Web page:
Aluminum constructed poles are tougher than their carbon fiber counterparts, except for the Black Diamond Alpine Carbon Cork which uses a much thicker carbon weave, though the Trail Back is still more durable. The Trail Back is more robust than other aluminum poles in our review, like the Leki Corklite DSS Antishock which featured plenty of tech
Leki Micro Vario Ti Cor-Tec
Leki is well-known and ergonomic cork grips, and a competitive price of $140, the Micro Vario Ti Cor-Tec is one of favorite poles in this category. This aluminum model folds down to a mere 15.5 inches, which is among the smallest on list.
Leki has a great locking system – SpeedLock 2- it can be tightened with a small dial, no extra tools needed. Unlike the Black Diamond FlickLock system, which requires a coin or screwdriver to adjust. The ability to easily keep the locks tight just adds to the already durable nature of these poles.
At 20 ounces, these poles are definitely one of the heaviest model on the list. This makes sense due to the cork handles and aluminum construction, and although it does add weight, it certainly adds comfort. If you’re looking for something a little more lightweight in a folding pole design, the Black Diamond Distance Carbon Z.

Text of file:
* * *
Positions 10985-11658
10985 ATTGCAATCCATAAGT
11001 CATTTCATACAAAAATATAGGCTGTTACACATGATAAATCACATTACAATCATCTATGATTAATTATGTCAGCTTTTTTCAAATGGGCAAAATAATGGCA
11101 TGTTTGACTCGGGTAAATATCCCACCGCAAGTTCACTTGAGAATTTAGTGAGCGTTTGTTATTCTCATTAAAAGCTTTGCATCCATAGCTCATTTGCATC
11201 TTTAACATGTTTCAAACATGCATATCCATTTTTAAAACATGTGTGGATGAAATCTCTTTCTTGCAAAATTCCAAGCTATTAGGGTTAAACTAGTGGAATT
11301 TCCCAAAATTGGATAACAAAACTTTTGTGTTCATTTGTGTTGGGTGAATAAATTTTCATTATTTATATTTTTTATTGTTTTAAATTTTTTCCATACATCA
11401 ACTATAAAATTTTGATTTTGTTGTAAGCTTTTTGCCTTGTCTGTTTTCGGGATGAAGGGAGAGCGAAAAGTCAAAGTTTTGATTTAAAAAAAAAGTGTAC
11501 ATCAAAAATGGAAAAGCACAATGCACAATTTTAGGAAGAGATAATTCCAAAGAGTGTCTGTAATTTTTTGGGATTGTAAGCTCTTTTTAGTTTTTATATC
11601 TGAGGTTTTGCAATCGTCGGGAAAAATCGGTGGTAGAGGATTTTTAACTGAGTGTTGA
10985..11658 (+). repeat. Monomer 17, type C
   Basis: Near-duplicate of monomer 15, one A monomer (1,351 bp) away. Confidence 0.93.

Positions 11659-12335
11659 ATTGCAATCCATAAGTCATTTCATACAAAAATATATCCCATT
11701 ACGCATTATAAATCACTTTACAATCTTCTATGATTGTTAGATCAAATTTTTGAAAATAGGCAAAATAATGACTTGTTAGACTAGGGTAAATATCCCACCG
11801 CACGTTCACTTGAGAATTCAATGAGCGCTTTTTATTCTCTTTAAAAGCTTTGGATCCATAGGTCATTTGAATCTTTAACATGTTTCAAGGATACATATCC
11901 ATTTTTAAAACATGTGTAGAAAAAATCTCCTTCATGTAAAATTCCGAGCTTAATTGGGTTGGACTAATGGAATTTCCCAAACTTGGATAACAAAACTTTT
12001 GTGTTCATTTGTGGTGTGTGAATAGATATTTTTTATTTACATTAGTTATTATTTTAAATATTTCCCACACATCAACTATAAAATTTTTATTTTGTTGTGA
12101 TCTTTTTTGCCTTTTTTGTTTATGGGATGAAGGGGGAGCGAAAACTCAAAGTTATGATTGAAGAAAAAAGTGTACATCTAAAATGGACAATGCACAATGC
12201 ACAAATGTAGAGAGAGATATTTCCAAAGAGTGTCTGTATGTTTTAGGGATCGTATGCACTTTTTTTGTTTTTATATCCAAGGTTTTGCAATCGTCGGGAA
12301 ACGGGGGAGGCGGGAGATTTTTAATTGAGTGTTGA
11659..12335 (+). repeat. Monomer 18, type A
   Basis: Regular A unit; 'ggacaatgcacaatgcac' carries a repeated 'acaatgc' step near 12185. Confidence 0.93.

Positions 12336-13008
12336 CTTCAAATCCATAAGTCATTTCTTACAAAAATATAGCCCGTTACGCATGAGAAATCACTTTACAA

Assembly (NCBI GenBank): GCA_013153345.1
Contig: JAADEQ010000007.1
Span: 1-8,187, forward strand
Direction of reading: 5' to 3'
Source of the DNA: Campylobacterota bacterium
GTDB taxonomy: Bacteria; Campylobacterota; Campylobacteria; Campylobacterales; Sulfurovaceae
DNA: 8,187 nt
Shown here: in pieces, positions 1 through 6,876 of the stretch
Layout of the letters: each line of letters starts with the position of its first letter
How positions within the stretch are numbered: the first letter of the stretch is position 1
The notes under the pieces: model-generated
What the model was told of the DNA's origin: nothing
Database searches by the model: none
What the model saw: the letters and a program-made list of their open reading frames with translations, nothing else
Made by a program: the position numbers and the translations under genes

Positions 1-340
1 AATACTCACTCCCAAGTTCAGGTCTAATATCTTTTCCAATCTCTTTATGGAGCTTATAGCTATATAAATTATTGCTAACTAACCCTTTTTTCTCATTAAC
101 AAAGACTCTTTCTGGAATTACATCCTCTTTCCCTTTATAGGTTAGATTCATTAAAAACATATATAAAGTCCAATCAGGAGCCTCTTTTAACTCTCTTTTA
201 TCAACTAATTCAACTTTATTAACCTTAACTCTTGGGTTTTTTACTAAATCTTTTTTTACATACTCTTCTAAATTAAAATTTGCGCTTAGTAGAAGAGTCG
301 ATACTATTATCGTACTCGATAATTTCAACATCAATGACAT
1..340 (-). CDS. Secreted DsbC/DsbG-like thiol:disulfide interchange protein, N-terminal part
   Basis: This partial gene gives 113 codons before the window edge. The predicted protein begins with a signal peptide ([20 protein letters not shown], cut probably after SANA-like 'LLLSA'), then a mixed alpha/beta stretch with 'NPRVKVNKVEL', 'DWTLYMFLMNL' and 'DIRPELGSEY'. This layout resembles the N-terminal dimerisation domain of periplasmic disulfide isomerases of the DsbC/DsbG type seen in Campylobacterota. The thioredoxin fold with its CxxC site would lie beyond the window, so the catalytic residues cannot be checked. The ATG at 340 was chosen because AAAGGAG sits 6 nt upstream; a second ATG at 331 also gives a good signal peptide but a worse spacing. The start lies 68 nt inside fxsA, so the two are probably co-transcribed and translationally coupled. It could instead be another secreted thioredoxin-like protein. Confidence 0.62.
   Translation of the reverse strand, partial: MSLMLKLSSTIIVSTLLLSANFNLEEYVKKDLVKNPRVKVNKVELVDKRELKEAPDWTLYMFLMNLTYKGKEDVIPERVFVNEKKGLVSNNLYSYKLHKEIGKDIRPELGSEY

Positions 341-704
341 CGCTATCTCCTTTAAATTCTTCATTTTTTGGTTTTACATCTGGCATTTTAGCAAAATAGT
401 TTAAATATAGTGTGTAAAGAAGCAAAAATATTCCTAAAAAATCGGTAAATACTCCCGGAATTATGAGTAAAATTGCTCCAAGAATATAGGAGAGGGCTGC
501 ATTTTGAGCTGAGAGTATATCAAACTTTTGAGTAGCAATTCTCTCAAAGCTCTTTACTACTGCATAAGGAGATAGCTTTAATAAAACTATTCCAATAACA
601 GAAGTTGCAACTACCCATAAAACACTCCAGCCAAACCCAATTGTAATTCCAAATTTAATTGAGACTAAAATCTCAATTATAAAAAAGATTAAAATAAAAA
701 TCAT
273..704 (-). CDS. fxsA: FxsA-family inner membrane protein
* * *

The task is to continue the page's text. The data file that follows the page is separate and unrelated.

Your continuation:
The Micro Vario Ti Cor-Tec is a tent-style pole, meaning it breaks apart into three sections. This allows it to pack into a tiny package of about 15.5 inches. This is considerably smaller than any of the traditional telescoping design poles like the Black Diamond Alpine Carbon Cork, or Leki Corklite DSS Anti Shock which all came down to around 25 inches for the packed length.
Black Diamond Distance Carbon Z
The Black Diamond Distance Carbon Z features siped foam handles. Although they aren’t cork handles like the Black Diamond Alpine Carbon Cork they are slightly more comfortable than the traditional foam grips found on many trekking poles.
Black Diamond offers four sizes (100 cm, 110 cm, 120 cm, and 130 cm) to fit a variety of hikers. So long as you measure correctly you shouldn’t experience any issues with adjustability.